The Truth about Chronic Pain by Arthur RosenfeldIts all in your head. Learn to bear it. That drug will make you a junkie.For the more than 75 million Americans affected by chronic pain, these are fighting words.Despite extraordinary medical progress in recent years, millions of people, debilitated by the pain of incurable cancer, crippling arthritis, unremitting headaches, and a host of degenerative disorders, continue to suffer needlessly. Here, in their own words, are the stories of more than forty people whose lives are dictated by pain-patients, healthcare professionals, ethicists, social commentators, and scientists-shining a powerful searchlight on Americas most misunderstood health problem.The Truth About Chronic Pain reveals why pain is so often ignored or under-treated. Among the reasons are the widespread belief that pain is a sign of weakness and the unfounded fears that properly administered painkillers will cause addiction. As bureaucrats, doctors, and pharmacists become adversaries in the War on Drugs, people in pain are often denied the relief they need.The voices on these pages are an eloquent testament to individual courage and a powerful plea to medical institutions, political leaders, and insurance companies to implement effective solutions to the problem of pain.
Why Don’t We Take Chronic Pain Seriously?
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Call Now: Email: Members hvvmg. Mind Body Green —. Brenda van Hoose has been in pain for 30 years. Her current diagnoses include spinal stenosis, arthropathy, bulging discs, arthritis, a pinched nerve, and fibromyalgia. Most of the discomfort is focused on her right shoulder and down her left leg, which makes lying on either side difficult. Van Hoose, who lives outside of Houston with her husband, has tried surgery, bought expensive contraptions like inversion tables and bath spa units, and, more recently, received steroid injections that seemed to help for a while.
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The book provides chronic pain patients, their caregivers, and their health care providers with insights, education, and guidance to help them select the safest and most effective treatments for chronic pain. Most individuals do not realize how little physicians know about chronic pain. It's up to pain patients to learn as much as they can about effective chronic pain treatments, so they can improve their physical and mental health and quality of life. The Truth About Chronic Pain Treatments reveals how the health care system is failing society and how the pharmaceutical companies do not always look out for the patient's best interest. For example, the book includes a discussion of a recent survey of medical school curriculum related to chronic pain. Out of US medical schools, only 3.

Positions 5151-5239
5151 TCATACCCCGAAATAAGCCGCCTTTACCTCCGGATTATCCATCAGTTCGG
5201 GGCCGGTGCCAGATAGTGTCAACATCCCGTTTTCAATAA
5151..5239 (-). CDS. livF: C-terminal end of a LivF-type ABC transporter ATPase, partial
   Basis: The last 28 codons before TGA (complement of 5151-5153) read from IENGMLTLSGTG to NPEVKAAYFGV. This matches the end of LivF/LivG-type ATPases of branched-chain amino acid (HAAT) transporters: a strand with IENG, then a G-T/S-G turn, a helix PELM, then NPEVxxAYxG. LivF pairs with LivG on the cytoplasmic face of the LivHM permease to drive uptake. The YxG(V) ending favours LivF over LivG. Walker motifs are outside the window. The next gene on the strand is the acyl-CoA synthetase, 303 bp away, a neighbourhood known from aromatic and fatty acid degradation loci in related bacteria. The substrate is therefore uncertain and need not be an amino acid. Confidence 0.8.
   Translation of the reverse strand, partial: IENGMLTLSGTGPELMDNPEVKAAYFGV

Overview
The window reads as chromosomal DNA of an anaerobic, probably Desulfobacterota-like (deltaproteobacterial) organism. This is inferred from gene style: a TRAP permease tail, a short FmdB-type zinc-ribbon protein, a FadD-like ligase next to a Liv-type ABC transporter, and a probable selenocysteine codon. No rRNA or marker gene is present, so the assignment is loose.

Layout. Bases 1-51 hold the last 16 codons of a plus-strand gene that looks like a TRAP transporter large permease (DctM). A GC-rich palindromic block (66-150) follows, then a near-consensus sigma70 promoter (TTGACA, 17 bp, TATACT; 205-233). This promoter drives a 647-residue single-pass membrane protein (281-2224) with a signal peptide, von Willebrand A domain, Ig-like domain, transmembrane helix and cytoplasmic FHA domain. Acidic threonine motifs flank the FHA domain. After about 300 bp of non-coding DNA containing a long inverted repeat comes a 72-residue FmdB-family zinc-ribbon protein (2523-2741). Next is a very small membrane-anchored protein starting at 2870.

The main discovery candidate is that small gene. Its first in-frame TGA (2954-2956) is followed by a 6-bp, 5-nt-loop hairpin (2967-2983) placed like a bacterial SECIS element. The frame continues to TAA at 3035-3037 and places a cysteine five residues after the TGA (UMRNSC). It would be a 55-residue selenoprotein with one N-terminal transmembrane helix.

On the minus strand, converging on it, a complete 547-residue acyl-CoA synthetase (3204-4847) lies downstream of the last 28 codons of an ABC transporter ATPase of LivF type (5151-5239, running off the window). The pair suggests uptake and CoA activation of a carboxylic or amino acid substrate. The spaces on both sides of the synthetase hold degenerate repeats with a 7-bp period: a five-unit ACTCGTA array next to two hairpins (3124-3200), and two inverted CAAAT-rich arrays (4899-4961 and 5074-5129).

Before starting this book - one of the few books I've read about pain or chronic disease - I wasn't sure what to expect from it. The title implies a how to book with advice from experts and patients, and revelations about the latest thinking on pain and pain management, but that is not what this book is. There is very little in the way of practical advice and the revelations tend to focus more on the societal issues surrounding the use of opioids than on the latest pain research. The Truth referenced in the title is the author's belief that many people suffer needlessly from doctors reluctant to treat pain and out of a misplaced sense of stoicism. Despite the misleading title, this book is an interesting look at how different types of people - patients, doctors, and thinkers - view the same subject, chronic pain. The book is organized as 36 interviews - 12 with patients in pain, 12 with caregivers on pain, and 12 with thinkers about pain.
Pain takes over everything. Pain takes over your body , and then it takes over your mind. Anyone who thinks that chronic pain can be ignored or permanently distracted from , has never experienced pain. It used to be medically understood that pain inhibited healing. So he gave me pain medication and then had the nurses force me out of bed and force me to walk around the hallways of the hospital. These days I have no doubt that my recovery story would be different.